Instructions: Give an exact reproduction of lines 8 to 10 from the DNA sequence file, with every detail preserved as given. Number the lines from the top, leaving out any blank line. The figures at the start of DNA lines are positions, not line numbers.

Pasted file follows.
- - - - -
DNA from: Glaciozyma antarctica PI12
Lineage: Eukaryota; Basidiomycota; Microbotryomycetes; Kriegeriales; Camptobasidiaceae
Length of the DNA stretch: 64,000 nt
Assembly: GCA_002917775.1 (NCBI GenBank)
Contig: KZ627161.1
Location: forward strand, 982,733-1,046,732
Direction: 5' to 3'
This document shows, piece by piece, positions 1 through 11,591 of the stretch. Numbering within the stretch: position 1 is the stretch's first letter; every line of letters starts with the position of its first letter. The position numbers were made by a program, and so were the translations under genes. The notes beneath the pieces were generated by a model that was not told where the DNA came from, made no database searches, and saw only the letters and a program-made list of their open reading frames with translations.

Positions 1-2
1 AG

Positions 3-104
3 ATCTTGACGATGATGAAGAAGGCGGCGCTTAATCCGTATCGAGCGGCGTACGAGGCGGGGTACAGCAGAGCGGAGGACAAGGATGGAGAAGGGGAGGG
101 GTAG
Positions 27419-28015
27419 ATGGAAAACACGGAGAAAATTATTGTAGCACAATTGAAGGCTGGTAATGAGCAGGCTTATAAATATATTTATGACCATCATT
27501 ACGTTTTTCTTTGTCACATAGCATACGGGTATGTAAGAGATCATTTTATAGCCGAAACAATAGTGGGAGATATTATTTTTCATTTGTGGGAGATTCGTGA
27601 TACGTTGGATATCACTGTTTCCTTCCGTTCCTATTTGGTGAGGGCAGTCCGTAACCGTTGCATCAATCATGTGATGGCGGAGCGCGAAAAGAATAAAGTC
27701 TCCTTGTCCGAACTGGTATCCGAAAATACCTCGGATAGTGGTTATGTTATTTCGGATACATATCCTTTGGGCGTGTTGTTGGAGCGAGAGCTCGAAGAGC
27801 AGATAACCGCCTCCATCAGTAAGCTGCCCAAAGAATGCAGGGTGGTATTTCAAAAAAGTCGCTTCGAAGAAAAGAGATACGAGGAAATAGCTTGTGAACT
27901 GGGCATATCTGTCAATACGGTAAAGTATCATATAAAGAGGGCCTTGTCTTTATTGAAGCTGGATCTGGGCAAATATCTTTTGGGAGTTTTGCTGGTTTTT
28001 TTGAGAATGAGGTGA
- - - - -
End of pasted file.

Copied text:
This document shows, piece by piece, positions 1 through 11,591 of the stretch. Numbering within the stretch: position 1 is the stretch's first letter; every line of letters starts with the position of its first letter. The position numbers were made by a program, and so were the translations under genes. The notes beneath the pieces were generated by a model that was not told where the DNA came from, made no database searches, and saw only the letters and a program-made list of their open reading frames with translations.

Positions 1-2
1 AG